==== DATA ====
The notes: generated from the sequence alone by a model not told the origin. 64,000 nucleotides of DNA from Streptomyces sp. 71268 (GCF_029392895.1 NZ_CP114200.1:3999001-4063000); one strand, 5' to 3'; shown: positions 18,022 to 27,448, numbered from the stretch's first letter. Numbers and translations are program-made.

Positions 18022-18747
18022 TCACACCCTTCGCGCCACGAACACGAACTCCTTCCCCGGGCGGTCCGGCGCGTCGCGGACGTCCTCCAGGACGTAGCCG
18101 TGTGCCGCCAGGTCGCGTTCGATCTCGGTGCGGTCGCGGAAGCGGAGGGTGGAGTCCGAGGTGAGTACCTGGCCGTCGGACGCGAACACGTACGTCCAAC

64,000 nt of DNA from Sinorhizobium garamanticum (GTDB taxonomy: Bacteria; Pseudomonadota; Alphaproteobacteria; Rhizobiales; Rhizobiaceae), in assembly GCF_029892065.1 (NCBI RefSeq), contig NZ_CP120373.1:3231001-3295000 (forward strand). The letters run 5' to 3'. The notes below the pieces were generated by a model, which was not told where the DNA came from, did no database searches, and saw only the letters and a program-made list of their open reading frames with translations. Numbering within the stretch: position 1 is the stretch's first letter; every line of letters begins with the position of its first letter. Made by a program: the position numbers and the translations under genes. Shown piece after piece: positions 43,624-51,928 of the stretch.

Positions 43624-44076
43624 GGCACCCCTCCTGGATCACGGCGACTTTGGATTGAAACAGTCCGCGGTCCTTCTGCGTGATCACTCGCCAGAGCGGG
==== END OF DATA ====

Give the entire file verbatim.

The notes: generated from the sequence alone by a model not told the origin. 64,000 nucleotides of DNA from Streptomyces sp. 71268 (GCF_029392895.1 NZ_CP114200.1:3999001-4063000); one strand, 5' to 3'; shown: positions 18,022 to 27,448, numbered from the stretch's first letter. Numbers and translations are program-made.

Positions 18022-18747
18022 TCACACCCTTCGCGCCACGAACACGAACTCCTTCCCCGGGCGGTCCGGCGCGTCGCGGACGTCCTCCAGGACGTAGCCG
18101 TGTGCCGCCAGGTCGCGTTCGATCTCGGTGCGGTCGCGGAAGCGGAGGGTGGAGTCCGAGGTGAGTACCTGGCCGTCGGACGCGAACACGTACGTCCAAC

64,000 nt of DNA from Sinorhizobium garamanticum (GTDB taxonomy: Bacteria; Pseudomonadota; Alphaproteobacteria; Rhizobiales; Rhizobiaceae), in assembly GCF_029892065.1 (NCBI RefSeq), contig NZ_CP120373.1:3231001-3295000 (forward strand). The letters run 5' to 3'. The notes below the pieces were generated by a model, which was not told where the DNA came from, did no database searches, and saw only the letters and a program-made list of their open reading frames with translations. Numbering within the stretch: position 1 is the stretch's first letter; every line of letters begins with the position of its first letter. Made by a program: the position numbers and the translations under genes. Shown piece after piece: positions 43,624-51,928 of the stretch.

Positions 43624-44076
43624 GGCACCCCTCCTGGATCACGGCGACTTTGGATTGAAACAGTCCGCGGTCCTTCTGCGTGATCACTCGCCAGAGCGGG